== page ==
official denial was issued to-day of the
statement that the kidnappers of the
American missionary. Miss Helen 11.
Stone, and . her companion, Madame
Tsilka. are in Bulgaria. The note is
sued by the authorities declares mat
trooDS and police who have actively
searched the frontier for ten days have
not found any. trace of the brigands,
who demand that Miss Stone's ransom
shall be paid in Turkey.
PIKE AT RICHMOND.
Kitchen of the Lexington Hotel Damaged.
No Panic and No Casualties.
By Telegraph to tne Horning Btar.
Richmond, Va., October 5.--Fire
caused by sparks rushing through a
ventilator broke out in the kitchen of
the Lexington, one of the largest ho
tels in the city, about 7 o'clock this
evening. Such guests as were in their
rooms were quickly notified, and
while there was considerable excite
ment there was no panic and there
were no casualties." The flames were
confined to the kitchen building, and
were soon extinguished. The loss is
nrincinallv from water and will
amount to several thousand dollars.
There will be no interference with the
accommodation of the hotel, and as
next week is carnival week here, a
force of hands has already been put to
work to get things in proper shape
again by Monday morning. To-night
the guests are Demg servea as usuai.
THE MARKET FOR COTTON.:
Higher Prices in Liverpool Monday Ex
pected Every Expectation That Re
ceipts Win CoBfraseUiliL,
Speetal Star Telegram.
New York. 1 Oct ' 5. The salient
features of the cotton market to-da
have been the strength of the AtnerT
can market futures in New- York
closing-at practically last night's
prices, with the advance established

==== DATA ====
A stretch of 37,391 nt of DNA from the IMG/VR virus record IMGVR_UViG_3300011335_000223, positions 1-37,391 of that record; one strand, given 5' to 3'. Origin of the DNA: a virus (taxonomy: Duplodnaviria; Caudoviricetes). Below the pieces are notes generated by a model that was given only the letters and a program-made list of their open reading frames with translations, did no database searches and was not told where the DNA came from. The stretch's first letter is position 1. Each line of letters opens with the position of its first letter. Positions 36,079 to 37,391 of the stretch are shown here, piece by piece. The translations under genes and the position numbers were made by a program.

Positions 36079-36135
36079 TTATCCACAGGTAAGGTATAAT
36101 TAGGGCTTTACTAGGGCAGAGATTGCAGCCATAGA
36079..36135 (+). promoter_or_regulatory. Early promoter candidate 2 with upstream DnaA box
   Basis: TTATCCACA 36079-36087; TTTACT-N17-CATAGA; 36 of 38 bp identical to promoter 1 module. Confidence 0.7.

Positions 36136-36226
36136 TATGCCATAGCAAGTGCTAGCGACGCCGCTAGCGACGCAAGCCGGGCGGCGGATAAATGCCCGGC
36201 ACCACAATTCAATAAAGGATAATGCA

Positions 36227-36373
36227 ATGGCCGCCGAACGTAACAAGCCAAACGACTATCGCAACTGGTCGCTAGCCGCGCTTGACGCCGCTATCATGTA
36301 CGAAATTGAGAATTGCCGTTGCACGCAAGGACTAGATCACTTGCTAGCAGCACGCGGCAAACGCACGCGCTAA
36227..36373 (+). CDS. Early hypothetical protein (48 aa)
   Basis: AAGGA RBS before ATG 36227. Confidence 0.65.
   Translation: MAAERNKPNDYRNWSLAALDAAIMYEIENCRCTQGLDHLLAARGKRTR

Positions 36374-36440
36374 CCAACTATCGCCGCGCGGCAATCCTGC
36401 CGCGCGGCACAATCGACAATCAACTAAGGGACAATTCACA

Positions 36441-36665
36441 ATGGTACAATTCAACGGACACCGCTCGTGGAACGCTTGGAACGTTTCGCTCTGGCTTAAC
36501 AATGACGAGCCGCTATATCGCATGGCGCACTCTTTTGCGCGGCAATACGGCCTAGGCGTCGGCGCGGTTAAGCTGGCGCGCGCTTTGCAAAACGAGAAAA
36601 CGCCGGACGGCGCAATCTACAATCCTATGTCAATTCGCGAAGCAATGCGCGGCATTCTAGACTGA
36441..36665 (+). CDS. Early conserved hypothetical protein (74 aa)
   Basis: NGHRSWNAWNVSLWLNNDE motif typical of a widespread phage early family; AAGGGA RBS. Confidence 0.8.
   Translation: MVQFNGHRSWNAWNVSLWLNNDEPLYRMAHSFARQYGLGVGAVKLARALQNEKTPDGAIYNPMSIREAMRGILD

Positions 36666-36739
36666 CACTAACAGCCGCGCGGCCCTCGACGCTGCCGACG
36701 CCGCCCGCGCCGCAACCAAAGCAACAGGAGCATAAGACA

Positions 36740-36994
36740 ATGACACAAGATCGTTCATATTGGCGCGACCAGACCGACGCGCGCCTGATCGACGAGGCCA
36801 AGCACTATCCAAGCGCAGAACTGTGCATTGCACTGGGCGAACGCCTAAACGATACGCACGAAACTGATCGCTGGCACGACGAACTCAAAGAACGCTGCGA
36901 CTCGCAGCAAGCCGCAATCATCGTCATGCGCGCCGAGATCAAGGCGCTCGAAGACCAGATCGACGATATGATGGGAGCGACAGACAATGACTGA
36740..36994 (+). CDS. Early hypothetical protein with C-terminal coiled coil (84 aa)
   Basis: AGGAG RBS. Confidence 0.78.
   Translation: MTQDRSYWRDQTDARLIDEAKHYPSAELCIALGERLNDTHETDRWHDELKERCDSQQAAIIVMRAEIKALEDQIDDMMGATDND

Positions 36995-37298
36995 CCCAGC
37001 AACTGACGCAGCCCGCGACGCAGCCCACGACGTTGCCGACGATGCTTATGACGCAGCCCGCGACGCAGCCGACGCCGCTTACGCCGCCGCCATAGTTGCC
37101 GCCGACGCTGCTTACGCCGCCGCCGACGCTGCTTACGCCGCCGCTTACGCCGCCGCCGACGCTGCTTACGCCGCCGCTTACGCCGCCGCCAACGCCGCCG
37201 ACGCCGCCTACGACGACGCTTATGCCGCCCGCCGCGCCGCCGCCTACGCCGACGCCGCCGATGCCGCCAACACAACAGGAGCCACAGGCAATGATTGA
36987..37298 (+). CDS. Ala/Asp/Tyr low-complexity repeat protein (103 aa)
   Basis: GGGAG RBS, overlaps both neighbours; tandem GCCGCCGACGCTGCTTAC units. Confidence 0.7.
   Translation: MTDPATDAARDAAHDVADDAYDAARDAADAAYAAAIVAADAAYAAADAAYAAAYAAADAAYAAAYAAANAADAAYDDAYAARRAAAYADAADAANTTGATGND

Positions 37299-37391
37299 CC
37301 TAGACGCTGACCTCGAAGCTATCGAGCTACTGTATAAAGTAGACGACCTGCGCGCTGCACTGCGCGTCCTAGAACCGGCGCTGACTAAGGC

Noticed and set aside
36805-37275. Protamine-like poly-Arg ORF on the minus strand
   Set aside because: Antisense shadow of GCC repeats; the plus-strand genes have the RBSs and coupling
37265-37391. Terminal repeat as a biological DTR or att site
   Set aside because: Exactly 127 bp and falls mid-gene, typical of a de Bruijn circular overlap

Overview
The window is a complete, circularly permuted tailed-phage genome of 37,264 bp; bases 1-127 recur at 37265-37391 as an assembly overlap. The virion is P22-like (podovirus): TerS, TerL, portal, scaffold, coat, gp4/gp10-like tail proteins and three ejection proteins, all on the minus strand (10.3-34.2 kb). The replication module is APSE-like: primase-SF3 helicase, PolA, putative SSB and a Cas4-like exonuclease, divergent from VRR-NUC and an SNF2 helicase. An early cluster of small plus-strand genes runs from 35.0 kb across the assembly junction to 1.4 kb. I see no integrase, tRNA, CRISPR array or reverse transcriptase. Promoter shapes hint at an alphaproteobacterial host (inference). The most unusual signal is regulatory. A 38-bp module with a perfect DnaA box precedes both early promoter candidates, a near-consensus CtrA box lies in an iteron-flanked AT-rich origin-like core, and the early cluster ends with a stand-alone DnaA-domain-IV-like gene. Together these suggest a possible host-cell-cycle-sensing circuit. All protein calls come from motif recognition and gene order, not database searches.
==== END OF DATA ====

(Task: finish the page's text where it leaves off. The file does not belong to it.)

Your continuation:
after the government report was issued
held, notwithstanding a decline4 of
some five points in Liverpool
to-day. Private cables attribute
this : decline. KtO .. desperate effort
of the Liverpool bear contingent to
break the market and still longer
dissuade spinnerr from purchasing
and a higher market is generally ex
pected in Liverpool tra Monday in view
of strength shown -here, and especially
in view of the fact that nearly all the
Southern markets are firm, and some
of them report higher quotations than
were current yesterday. There is every
expectation that receipts will continue
light during the coming week, ali
though naturally soma increase may
be expected as a result of cotton sold
at the advance. Middling cotton iu
nearly all the Southern markets is now?
higher thanthe price of contracts in
New York. The posUion in this re
spaci ietolju.tely illoeica) and seem
to leave little room: tonmy decline in
newxork. The facts developed m to
day's news and most commented upon
The visible supply of American as
made up last evening is near 60,000
bales less than it .was last year and
second that the stock of American
cotton in Liverpool and afloat for
that part is practically the same as
last year. Under these conditions
cotton sold in Liverpool at 7 pence per
pound and in New xork at over iu
cents a pound last season. The agri
cultural commissioner of the State of
Tex is to day publishes an estimate
putting the crop in that State at 2,450,
000. This is the lowest estimate that
has been heard of from that State
from any well known authority. At
tention has been drawn to the fact that
the U. S. census shows that the local
mills in North Carolina last year con
sumed 100,000 bales more than the
crop of that State while the local mills
in South Carolina consumed within
10,000 bales of the entire pro-.
duction of their State. This fact
is hardly appreciated abroad.
Southern spinners are reported to
be buying up the receipts in
their home markets, eagerly recogniz
ing the conditions which confront
them. The talk of a strike at Fall
River is generally discredited. A
strike in view of the advancing prices
for goods and the light stocks on band
would be an industrial paradox, it is
a matter of remark on the Cotton Ex
change that the older heads in the
trade were generally, bullisb, some or
them extremely bb. The bearish
opinions and the vigorous efforts
made to depress the market originate
for the most part with a group of
younger operators, who have not yet
learned that in a test of opinion versus
fact, the latter generally prevails.
Some very recently elected members
THEODORE! M. .TRICK,
. 71 Wall Street
Tired of Being; In Print.
'Mr. Sniithers." said his wife, "if I
remember rightly, you have often said